A cherub is an angelic being. They are sometimes described as the means by which God moves (2Sam. 22:11, cf. 1Chron. 28:18). The plural of ‘cherub’ is ‘cherubim’, as shown by passages like Exodus 25:18-19:
And you shall make two cherubim of gold; of hammered work shall you make them, on the two ends of the mercy seat. Make one cherub on the one end, and one cherub on the other end. …
Unlike angels, which appear in human form (Genesis 18:2,22; 19:1; Judg. 6:21-22) and are never, contrary to much art,1 etc., described in the Bible as having wings,2 cherubim are frequently described as winged (e.g. Ex. 25:20; 37:9; 1Kings 6:24,27; 8:6-7; 1Chron. 28:18; etc.). A more detailed description of them is given in Ezekiel 1:5-24 & 10:1-16 (although the beings are not called cherubim in Ezek. 1, Ezekiel identifies them as such in Ezek. 10:15 — cf. Ezek. 1:1,5ff.). Some of their characteristics include:
- a human likeness (Ezek. 1:5)
- four wings (v6)
- four faces (v6 — human; lion; ox; eagle: v10)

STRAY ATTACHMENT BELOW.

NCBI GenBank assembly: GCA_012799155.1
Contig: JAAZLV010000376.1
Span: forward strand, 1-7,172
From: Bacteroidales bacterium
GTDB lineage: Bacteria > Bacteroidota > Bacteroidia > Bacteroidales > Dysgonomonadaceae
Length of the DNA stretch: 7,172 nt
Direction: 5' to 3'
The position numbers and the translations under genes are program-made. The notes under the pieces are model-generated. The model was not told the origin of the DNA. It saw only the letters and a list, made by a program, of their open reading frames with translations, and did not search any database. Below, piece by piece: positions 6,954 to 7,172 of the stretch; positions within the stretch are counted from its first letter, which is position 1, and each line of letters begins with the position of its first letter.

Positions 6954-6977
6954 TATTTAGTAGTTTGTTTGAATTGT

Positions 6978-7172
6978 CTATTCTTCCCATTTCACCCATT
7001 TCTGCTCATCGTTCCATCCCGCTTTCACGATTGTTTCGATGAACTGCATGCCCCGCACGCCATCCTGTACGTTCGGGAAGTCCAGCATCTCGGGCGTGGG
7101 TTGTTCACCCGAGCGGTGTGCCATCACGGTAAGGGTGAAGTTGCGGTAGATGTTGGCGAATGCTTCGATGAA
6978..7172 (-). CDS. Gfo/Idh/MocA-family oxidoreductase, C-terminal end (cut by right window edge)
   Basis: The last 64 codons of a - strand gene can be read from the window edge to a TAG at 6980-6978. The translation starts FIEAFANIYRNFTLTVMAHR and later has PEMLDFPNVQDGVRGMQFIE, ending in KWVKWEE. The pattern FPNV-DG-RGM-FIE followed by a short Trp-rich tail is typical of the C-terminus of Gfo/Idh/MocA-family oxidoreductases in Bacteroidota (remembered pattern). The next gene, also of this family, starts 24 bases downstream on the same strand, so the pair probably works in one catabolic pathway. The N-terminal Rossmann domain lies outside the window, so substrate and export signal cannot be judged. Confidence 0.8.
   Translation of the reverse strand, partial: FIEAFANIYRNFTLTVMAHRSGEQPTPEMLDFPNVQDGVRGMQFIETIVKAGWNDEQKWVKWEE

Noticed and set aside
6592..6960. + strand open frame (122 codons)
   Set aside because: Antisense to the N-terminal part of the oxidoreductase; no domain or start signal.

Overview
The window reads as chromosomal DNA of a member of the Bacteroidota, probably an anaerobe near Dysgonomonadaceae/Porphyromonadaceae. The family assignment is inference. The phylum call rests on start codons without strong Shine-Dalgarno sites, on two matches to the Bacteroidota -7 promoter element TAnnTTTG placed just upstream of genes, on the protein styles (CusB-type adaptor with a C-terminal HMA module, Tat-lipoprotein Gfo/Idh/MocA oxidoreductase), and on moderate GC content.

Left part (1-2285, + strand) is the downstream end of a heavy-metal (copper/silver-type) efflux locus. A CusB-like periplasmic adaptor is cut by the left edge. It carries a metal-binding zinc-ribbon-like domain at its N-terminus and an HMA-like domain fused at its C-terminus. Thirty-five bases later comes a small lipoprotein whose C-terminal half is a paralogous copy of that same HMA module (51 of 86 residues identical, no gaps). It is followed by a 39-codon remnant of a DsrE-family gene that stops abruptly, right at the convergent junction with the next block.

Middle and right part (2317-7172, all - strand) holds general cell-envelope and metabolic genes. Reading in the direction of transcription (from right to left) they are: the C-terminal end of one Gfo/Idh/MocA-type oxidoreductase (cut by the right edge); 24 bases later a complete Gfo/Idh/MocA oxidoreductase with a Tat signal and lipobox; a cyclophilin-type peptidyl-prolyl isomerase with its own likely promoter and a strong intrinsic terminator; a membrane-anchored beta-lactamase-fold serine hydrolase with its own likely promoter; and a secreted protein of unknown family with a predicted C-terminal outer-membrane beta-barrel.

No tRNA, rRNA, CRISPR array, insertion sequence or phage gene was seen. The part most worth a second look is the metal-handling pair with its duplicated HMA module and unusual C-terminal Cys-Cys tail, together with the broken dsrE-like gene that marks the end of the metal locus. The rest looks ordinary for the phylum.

- straight legs (v7)
- soles, which sparkle like burnished bronze, like the soles of a calf’s foot (v7)
- human hands (v8)
- direction by God’s Spirit (v12,20)
- speed (v14)
- an accompanying wheel (described as a ‘wheel within a wheel’), the rim of which is full of eyes (v15-16,18)
The description is very different to the modern, popular image of a cherub!3
One passage in the Bible that refers to a cherub — Ezek. 28:14&16 — has often been misread to refer to a fallen angel called Satan. The passage is actually about the the king of Tyre (Ezek. 28:12), who is being poetically referred to as a cherub. Additionally, as Ezek. 1:12&20 tell us, the real cherubim do exactly what God wants them to do:
Wherever the spirit would go, they went, without turning as they went. [Ezek. 1:12]
Wherever the spirit wanted to go, they went … [Ezek. 1:20]
So a real cherub could not rebel against God; they are like the angels: they do God’s will (Ps. 103:20). (For more on this, see ‘Who was the “cherub in Eden” (Ezekiel 28:13-14)?‘ and ‘Is Satan a fallen angel?‘.)
1. See, e.g., the 12th century icon of the Archangels Michael and Gabriel here.
2. For more info, see ‘Where in the Bible does it say that angels have wings?‘.
3. See Wikipedia article ‘Putto‘ (accessed 21/12/10).